Served: 16½ years
July 12, 1898 to December 18, 1914
On March 23, 1914, 30-year-old Frank G. Hohl entered the Union Bank in Altoona, Pennsylvania and held it up at gunpoint. Before leaving, he shot the cashier in the leg. On the way out, he shot a depositor who unwittingly was walking into the bank. He continued firing a fusillade outside the bank, terrorizing a central business district crowd, before fleeing in a stolen taxicab.
Within days, police caught up to him 170 miles away in Salem, Ohio. On the way back to Altoona he made several attempts to escape; including once throwing scalding coffee into an escort officer’s face.
By April 12, 1914, Hohl had confessed, was tried and convicted, and was awaiting sentencing in the Holidaysburg jail just outside Altoona. About 1 a.m. a jail employee found a rope, made from a mattress, dangling from the roof. Going inside, he found Hohl’s cell empty.
He reappeared eight months and 400 miles away in Cincinnati. Shortly after 10 a.m. on December 17, 1914, Hohl entered the West End Branch of the Provident Savings Bank and Trust Company on the northeast corner of West Eight Street and Freeman Avenue. He robbed the bank at gunpoint, fired two shots at Cashier Edward Hughes, took $8000 (over $200,000 in 2019 dollars), and drove away in a stolen automobile. Hughes retrieved a handgun and fired at Hohl as he fled but missed.
While police were looking for the bandit, little more than an hour later, Hohl entered the Liberty Banking and Savings Company Bank ten blocks north at Liberty Street and Freeman Avenue. He shot twice at Cashier George Winters and stole $5100 ($125,000 in 2019).
Later, in the afternoon, he then intended to rob the Mohawk Bank at Fifteenth Street and Central Avenue, but the manager there, alerted to the previous robberies, had locked the door and did not admit him into the bank.
Two hours later, Harry Buckshorn informed Lieutenant Imwalle and Patrolman Knaul that a man matching Hohl’s description was staying at his mother’s rooming house at 918 West Ninth Street (within yards of the first Cincinnati bank he robbed). They and another officer responded to the room where he was staying, knocked on the door, and announced their presence. Hohl burst out of the room firing a high-powered pistol. Patrolman Knaul was hit seven times. Hohl drove off in a stolen vehicle with officers in pursuit. He lost control and drove into a utility pole and fled the car firing at responding officers. Two of the officers, including Patrolman Frank Chase, returned fire and shot him four times.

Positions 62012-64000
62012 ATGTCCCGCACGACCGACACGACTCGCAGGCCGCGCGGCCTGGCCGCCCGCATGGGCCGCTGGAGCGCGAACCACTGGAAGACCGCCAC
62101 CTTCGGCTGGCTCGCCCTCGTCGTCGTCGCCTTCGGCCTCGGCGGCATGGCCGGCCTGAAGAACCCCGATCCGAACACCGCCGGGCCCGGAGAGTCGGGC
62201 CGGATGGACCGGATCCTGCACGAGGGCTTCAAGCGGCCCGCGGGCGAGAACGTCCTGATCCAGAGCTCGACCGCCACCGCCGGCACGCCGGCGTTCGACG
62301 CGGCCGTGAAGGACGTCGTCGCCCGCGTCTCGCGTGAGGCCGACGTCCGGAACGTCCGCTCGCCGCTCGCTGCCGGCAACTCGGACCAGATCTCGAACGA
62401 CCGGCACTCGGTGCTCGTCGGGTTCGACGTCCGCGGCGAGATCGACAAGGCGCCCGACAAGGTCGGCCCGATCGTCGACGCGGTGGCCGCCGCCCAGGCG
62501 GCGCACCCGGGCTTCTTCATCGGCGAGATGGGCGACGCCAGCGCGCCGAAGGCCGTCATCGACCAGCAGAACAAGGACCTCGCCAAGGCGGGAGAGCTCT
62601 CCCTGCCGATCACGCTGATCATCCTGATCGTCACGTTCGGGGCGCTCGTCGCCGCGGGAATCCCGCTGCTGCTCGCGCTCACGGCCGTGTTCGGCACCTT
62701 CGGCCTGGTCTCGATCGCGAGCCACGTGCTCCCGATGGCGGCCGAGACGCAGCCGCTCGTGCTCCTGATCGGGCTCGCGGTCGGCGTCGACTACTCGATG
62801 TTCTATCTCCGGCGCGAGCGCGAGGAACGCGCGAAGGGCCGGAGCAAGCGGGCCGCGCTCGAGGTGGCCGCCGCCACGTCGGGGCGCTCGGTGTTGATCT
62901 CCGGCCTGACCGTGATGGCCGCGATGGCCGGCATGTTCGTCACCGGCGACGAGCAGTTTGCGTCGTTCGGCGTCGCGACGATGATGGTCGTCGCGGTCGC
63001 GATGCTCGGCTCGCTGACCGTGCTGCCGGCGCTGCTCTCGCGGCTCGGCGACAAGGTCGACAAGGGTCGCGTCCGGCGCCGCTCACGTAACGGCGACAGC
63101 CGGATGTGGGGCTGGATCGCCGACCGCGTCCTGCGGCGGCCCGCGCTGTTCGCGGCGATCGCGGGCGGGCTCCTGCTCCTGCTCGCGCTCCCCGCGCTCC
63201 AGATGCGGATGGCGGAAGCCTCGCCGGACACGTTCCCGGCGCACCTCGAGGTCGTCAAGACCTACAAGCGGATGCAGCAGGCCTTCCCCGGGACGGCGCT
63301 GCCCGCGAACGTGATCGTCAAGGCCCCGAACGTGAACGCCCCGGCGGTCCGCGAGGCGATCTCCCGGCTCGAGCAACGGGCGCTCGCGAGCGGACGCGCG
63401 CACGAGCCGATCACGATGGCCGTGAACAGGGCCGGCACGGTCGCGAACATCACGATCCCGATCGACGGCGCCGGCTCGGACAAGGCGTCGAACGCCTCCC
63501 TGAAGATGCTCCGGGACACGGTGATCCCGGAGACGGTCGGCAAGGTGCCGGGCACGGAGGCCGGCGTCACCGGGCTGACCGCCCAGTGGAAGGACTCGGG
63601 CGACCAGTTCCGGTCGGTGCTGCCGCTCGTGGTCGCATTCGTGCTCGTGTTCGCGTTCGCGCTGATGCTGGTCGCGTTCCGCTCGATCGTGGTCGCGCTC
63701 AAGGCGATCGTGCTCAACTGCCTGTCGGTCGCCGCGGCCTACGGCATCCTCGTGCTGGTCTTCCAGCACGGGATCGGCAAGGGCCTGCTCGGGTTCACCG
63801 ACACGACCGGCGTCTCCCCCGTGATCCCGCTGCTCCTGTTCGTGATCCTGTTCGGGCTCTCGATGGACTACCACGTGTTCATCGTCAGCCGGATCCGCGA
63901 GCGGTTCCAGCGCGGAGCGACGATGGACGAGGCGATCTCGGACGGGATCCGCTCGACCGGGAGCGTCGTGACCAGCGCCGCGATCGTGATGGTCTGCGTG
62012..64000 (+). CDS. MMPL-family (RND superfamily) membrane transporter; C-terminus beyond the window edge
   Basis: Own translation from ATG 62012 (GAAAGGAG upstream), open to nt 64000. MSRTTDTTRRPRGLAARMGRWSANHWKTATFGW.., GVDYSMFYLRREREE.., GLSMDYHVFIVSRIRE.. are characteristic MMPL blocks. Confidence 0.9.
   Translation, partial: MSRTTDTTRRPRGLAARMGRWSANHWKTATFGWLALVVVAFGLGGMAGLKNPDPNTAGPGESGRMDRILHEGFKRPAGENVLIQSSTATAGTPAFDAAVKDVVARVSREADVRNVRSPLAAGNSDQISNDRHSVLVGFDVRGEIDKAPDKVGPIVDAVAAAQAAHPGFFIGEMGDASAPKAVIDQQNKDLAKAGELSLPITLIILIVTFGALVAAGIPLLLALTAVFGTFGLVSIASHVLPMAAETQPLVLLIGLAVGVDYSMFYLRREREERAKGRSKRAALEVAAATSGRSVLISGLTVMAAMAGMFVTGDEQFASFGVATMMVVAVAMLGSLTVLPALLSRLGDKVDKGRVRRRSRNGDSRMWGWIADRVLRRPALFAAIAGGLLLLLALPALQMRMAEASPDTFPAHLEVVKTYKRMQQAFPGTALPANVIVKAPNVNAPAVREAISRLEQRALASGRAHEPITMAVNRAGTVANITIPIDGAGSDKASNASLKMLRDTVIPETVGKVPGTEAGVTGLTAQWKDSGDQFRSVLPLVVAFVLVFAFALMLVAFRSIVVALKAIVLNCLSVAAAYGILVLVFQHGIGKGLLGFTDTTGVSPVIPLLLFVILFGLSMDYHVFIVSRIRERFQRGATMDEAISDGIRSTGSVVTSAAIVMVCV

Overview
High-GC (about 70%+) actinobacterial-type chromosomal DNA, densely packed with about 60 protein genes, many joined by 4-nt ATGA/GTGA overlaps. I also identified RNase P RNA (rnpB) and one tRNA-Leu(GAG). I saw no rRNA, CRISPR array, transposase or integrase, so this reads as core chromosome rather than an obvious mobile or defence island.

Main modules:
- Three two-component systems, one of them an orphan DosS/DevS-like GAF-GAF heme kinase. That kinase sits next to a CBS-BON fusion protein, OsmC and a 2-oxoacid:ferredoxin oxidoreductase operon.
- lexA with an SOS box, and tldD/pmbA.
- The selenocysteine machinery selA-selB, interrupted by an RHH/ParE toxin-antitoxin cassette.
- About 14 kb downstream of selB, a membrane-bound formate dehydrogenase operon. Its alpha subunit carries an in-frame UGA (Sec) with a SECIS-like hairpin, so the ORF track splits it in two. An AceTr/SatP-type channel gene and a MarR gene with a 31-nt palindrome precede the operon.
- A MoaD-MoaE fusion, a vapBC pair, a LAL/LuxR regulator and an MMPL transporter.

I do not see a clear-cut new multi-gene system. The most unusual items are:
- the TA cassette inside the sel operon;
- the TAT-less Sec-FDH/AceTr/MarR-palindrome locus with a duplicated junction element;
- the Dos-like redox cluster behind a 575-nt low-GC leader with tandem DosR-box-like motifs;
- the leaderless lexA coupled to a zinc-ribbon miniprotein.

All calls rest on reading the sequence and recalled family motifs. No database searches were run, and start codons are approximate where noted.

Hohl and Patrolman Knaul were both taken to Cincinnati Hospital. Hohl died shortly after arrival.
Patrolman Knaul died the next day on December 18, 1914 at 10:30 a.m. Cincinnati Police Chief William Copelan ordered the badge of mourning to be worn by officers for ten days from December 19 through December 28.
Patrolman Knaul was survived by his wife of 27 years, Emma Knaul (46); children, Hazel Knaul (27) and Earl Knaul (25); and grandson, Carl Knaul (1).
The funeral was held at Patrolman Knaul’s residence at Lantana and Cedar Avenues in College Hill at 1 p.m. on December 22, 1914. Services were held at the Spring Grove Cemetery chapel. Pallbearers included Lieutenant James Slattery and Patrolmen Peter Klein, Frank Chase, and Theodore Huber. He was buried that afternoon at 2 p.m. in Section 100, Lot 37, Space 7.
His wife Emma joined him more than 25 years later in January 1940.
If you know of any information, artifacts, archives, or images regarding this officer or incident, please contact the Greater Cincinnati Police Museum at Memorial@Police-Museum.org.
© This narrative was researched and revised on February 27, 2012 by Cincinnati Police Lieutenant Stephen R. Kramer (Retired), Greater Cincinnati Police Museum Director. All rights are reserved to him and the Greater Cincinnati Police Museum.